Covered Calls for Your Pot ‘O Gold

In regards to last Friday’s recipe for covered calls, today I thought I’d put my money where my mouth is and research some prospective covered call candidates for your retirement account. Well, if there’s one golden rule about research it’s this: It takes twice as long and is half as easy as you think it’s going to be. Blarney! I was hoping to be done by market close so I chug green beer and dance a few jigs at my local Irish pub, but I guess that will have to be put on hold–aargh! On the bright side, I did find some gold at the end of my research rainbow which will hopefully give you some ideas for your retirement nest egg.

Here’s the criteria that took me so long to research:
1. Find optionable stocks with dividend yields > 3%.
2. Make sure those stocks are not in a downward price spiral–that is, their charts don’t suck.
3. Make sure these stocks have liquid options. (Looking for open interest > 100 or so.)
4. Make sure these stocks pay a dividend between now and April options expiration (4/18).

Dividend stocks were selected for two reasons: you can write covered calls to gain income in your tax-sheltered account with the dual benefit of deferring taxes on both your capital gains and dividends. I like that concept.

I found six stocks that fulfill the above criteria. The bad news is that they’re all REITs. Warning: I have eyes in the back of my head and I know what you’re doing–you’re holding your nose and thinking I’ve just taken a dive off the deep end with cement-reinforced boots, but give me a second and hear me out. Sure, real estate has been in the toilet but the REITs have been holding up pretty darn well considering the current rotten market environment. If you look at their charts, the bad news has already been priced in. Lately, they’ve all been trading sideways with an upward bias–just the type of price action you want for covered calls. The major caveat here is that if you do buy all of these, Jim Cramer will slap you on the wrist for not being properly diversified.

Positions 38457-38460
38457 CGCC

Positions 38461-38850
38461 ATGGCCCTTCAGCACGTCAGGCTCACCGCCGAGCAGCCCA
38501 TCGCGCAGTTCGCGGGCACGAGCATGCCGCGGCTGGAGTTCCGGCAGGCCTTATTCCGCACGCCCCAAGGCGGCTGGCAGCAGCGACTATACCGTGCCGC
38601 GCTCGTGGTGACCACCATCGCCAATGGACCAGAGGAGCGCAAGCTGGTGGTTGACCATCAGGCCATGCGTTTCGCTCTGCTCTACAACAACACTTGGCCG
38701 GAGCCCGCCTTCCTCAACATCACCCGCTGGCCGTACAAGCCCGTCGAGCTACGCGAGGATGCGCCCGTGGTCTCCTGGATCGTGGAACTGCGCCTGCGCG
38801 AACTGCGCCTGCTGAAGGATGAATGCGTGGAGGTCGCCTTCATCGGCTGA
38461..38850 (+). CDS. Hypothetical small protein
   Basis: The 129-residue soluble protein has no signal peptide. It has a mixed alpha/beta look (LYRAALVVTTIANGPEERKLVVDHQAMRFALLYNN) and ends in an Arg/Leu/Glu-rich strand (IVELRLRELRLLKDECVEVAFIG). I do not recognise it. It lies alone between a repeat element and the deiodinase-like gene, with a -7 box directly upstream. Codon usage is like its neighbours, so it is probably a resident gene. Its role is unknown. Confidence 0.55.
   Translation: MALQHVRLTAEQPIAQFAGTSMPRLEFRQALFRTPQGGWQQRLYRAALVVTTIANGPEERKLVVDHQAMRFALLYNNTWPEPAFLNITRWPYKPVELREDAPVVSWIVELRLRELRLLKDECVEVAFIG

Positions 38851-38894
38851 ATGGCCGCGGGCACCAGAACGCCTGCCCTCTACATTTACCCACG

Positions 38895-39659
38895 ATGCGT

For simplicity and space considerations, I’ve summarized the stocks on two charts. The first one summarizes dividend information giving current yields, dividend price, the ex-dividend date (the date on or before which you’d need to buy the stock to receive the dividend), and the date the dividend will be payed.

The second chart gives the expected returns on covered calls. Expected returns are derived from today’s stock closing prices using the option’s last bid. You could increase your return by placing limit orders someplace between the bid and the ask price and praying that it gets executed. (Options are sold at the bid and bought at the ask.) Note that commission costs are not included, and if you’re only trading one or two contracts, these costs will make a dent in your return figures. The way around this is to obviously trade more contracts.

That’s it for today. We’ll be checking in with this portfolio in the next few weeks to see how it’s progressing. May the luck of the Irish be with all your trades!

Happy St. Paddy’s Day!

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